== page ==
Sunday, May 31, 2009

Superior journalism as Jonathan S. Landay and Warren P. Strobel do it.

Journalism is the profession that is supposed to keep us abreast of what is going on in the world, so its reports become an archive of events and activities as they transpire. But good journalism needs also to be examining the claims of officials, to see how they match with the public record. Good journalism has to be more than, as someone has said, a stenographer; it should be reminding us, the public, of things we tend to forget, matching official statements against events and statements in the past. In fact, the public has a short memory, and some of us have a notably short memory, a problem I have had since …, well, as long as I can remember [!] . So journalists need to help us remember what officials have done and said that bear upon what they are doing and saying in the present.

Officials need to be scrutinized -- what they say about themselves and the world – for how accurately they represent the truth, at least as it can be known, a process that entails matching their public affirmations with the available public record. This professional service is necessary because officials have agendas of their own; they want the public to understand situations as they do, in order to justify their perspectives, their past decisions, and their projects. Politics is a continuing debate about how situations should be defined and so is often, by implication, about the past as well as the present. And because definitions of situations affect the interests of public officials, the public statements of officials can be contorted by their interests. The interested viewpoint of officials and the professional obligation of journalists to examine the statements and activities of officials in the light of the public record places journalists and officials on opposing sides. The interests of one clash with the interests of the other.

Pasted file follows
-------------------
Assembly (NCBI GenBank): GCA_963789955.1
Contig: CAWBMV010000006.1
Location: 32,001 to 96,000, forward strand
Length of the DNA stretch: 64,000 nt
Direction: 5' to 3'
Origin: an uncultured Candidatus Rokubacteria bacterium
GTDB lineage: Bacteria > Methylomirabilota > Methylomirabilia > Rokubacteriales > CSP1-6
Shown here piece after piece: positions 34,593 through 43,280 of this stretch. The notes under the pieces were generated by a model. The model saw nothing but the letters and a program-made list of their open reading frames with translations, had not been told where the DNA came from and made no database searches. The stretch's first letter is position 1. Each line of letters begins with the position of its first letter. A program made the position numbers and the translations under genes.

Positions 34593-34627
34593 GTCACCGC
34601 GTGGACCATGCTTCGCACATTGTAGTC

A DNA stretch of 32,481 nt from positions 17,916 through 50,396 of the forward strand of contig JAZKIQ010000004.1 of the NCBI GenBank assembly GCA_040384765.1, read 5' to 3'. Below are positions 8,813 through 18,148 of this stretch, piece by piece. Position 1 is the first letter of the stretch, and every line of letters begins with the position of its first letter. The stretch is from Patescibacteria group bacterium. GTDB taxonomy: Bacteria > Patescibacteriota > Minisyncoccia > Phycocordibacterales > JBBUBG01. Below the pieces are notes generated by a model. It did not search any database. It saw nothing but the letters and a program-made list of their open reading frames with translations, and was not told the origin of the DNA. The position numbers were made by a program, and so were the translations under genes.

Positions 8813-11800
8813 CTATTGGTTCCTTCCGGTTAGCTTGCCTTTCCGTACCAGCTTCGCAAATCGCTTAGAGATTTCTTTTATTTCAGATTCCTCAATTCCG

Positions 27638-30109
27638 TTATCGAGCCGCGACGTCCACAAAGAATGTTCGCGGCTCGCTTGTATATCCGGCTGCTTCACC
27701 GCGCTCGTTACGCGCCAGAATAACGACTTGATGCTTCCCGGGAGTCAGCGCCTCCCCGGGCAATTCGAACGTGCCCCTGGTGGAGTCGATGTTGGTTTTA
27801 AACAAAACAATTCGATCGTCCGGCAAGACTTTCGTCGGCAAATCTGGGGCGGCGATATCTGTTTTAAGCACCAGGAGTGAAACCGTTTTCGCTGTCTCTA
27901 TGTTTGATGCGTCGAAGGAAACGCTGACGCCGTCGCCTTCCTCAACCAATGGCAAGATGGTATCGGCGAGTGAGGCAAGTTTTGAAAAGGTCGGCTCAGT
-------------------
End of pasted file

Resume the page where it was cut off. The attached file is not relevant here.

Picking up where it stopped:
So a common device of politicians is to dismiss those to bring up embarrassing details as already biased "on the left" or "on the right."

We have recently heard a speech by former Vice President Dick Cheney that has been available for the scrutiny of journalists. As the speech rehearses policies of the Bush administration, it invites such scrutiny. I wonder how many journalists have examined his speech in light of the public record, to see how faithfully the Vice President represented the past. Certainly a fine example of good journalistic practice was the work of Washington DC McClatchy journalists Jonathan S. Landay and Warren P. Strobel, who went through the Cheney speech and found as many as ten “omissions, exaggerations and misstatements.” [Click on the title for a link to their article.]

I wonder how many other journalists have provided this service to their readers? I don’t remember seeing anything like it elsewhere, except for Frank Rich’s statement in the New York Times today.

Dictators in many countries simply control the news by abusing journalists, intimidating, imprisoning, even assassinating those who stubbornly insist on presenting embarrassing and “inconvenient” truths as they know them. In our country we hope our journalists will avoid censoring themselves. When they become reluctant to point out the failures of leaders we all lose, no matter which side we are on in a specific debate.

We now have a new administration. They will have their own perspective, policies, and projects, like the previous one. Lets hope the journalist profession does a better job with this adminstration than they did with the past.

No comments: